Leafs doing right by Kadri

Nazem Kadri of the Toronto Maple Leafs shoots the puck past Philadelphia Flyers goalie Sergei...

Nazem Kadri of the Toronto Maple Leafs shoots the puck past Philadelphia Flyers goalie Sergei Bobrovsky. (REUTERS/Geoff Robins)

STEVE BUFFERY, QMI Agency

, Last Updated: 5:53 PM ET

Brian Burke has ignited his share of media fire storms over the years, but not once during the 2009 NHL entry draft did the crusty Leafs GM ever proclaim that Nazem Kadri, the club’s first overall pick, was going to lead the Maple Leafs to the promised land.

Nor did he ever use the word “phenom” in describing his seventh overall pick.

So why is everyone getting so excited?

The bottom line is this, despite the anxiety and hype surrounding Kadri’s supposedly sub-par performance at training camp and in the pre-season, the former London Knights star is probably right where the organization expected him to be — fighting for a job as a top two or three centre with the rebuilding Leafs.

Yes, Kadri’s stats are down from last year’s training camp, when he posted three goals and two assists in six games and had all of Leafs Nation bouncing off the walls, but it should be noted that Kadri was under a lot less stress last season — fully expecting to be sent back down to junior, which allowed him to play a free-wheeling style of hockey. This season Kadri is under the thumb to improve the defensive part of his game and he’s made a concerted effort to do just that. When you concentrate on your own end, the numbers frequently fall — until a balance is found. And that often takes some time.

Kadri is a minus-1 in two games (though he scored a nifty goal in a shootout on Thursday night against the Philadelphia Flyers), and has appeared a bit overwhelmed at times. But he’s also been pretty good at times and none of the team’s centres have been great.

With apologies to Mad Magazine, here are some snappy answers to some stupid questions concerning everything Nazem Kadri.

Q: Has Kadri looked nervous, overwhelmed and lacking confidence?

A: Perhaps at times, but he’s 19, playing in the biggest hockey market in the world. Who wouldn’t be nervous? On the other hand, the kid exudes nothing but confidence off the ice.

“I know the points will come, the goals will come. I’m really not worried about that,” Kadri told the Toronto Sun. “My play away from the puck — in the D zone, my faceoffs — all those things are getting better and better. But I know I have the skill to be an offensive powerhouse. But it’s a two-way game, and that’s where I want to be.”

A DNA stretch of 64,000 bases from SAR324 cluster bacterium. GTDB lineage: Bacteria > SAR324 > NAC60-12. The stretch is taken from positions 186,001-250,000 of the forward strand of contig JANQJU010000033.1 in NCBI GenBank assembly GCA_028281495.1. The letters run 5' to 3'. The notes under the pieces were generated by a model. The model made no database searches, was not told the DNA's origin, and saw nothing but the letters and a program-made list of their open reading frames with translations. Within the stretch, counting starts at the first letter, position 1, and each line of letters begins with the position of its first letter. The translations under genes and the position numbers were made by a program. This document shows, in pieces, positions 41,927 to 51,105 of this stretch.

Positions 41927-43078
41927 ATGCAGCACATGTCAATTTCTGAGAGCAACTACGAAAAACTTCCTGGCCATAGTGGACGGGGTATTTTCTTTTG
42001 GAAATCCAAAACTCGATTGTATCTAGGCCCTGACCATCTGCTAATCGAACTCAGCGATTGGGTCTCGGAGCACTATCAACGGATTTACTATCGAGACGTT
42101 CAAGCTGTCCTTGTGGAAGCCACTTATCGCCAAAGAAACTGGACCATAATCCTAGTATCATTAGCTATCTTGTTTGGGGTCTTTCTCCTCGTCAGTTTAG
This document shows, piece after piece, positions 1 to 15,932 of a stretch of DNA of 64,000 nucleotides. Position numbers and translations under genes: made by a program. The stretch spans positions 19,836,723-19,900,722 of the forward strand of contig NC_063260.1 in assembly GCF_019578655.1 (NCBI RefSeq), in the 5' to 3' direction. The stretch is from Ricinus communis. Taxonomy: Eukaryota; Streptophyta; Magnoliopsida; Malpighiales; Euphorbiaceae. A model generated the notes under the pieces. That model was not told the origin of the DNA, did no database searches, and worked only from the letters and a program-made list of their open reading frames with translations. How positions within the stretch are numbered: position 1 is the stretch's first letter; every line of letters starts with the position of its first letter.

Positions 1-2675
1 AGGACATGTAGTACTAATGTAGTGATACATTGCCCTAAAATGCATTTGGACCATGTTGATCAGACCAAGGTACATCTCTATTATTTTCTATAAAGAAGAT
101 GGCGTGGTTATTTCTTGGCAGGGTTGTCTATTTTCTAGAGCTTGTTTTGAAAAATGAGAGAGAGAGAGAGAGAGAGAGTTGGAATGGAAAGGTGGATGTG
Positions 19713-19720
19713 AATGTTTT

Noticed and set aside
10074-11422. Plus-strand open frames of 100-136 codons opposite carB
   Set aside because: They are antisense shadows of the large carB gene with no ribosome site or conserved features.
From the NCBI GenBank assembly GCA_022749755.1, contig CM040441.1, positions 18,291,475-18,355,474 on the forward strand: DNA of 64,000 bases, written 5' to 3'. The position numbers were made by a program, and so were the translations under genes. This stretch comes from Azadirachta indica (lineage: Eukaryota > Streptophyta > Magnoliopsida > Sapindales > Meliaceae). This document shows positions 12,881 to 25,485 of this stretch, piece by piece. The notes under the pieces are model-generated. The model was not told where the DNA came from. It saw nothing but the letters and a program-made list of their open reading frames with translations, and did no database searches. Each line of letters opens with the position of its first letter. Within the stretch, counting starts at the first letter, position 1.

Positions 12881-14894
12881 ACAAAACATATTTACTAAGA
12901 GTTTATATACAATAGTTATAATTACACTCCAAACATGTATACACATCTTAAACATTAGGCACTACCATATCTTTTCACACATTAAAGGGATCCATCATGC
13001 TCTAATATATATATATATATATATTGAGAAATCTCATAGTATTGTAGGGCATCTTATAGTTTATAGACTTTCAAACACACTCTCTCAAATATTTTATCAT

Q: Does it look bad on the organization if he starts the season with the Marlies?

A: Hell no. The kid was selected seventh overall, not first. He was never thought of as a franchise player, despite the attention he receives in Toronto. Besides, Burke is a big proponent of young players learning their trade in the AHL.

Q: Are the Leafs putting too much pressure on Kadri?

A: Absolutely not. Ron Wilson is always taking heat for throwing his players under the bus. But in this case, all the coach has been saying is, Kadri needs to earn a place on the team, learn how to play in his own zone and learn how to compete at the NHL level. You want the Leafs to coddle the kid? It’s not the organization’s fault that Toronto is a crazed hockey market, which swallows young players whole and spits them out. But Kadri seems like a kid with a good head on his shoulders, a kid who embraces the chance to play in the centre of the hockey universe.

“Other guys can play here, why can’t I? Yes, you’re always under the microscope here,” Kadri said. “But that can be a good thing, because you’ve got so many supporters. To be able to throw on the Leafs jersey is a huge honour.”

Q: Has Kadri been out-performed by most other centres at camp?

A: Negative. First-line centre Tyler Bozak has played okay, and Mikhail Grabovski looks better this year than he did last, but after that, it’s a bit of a turkey shoot. Christian Hanson has had his moments and John Mitchell has been less than mind-blowing. Some of the soon-to-be-re-assigned players have looked decent — particularly Greg McKegg, Tim Brent and Mike Zigomanis — but no one up the middle has turned any heads, meaning that the door is still wide open. Kadri won’t bump first-line centre Bozak off his perch. But he can beat out anyone else.

Q: Will Kadri wilt under the expectations of Leafs Nation?

A: Doubtful. Leafs fans are smart enough to realize that Kadri is not the second coming of Wayne Gretzky. He’s a talented young player who has a chance to be a point-producing NHLer, and that’s it.

steve.buffery@sunmedia.ca

Twitter.com/bufferysunsport


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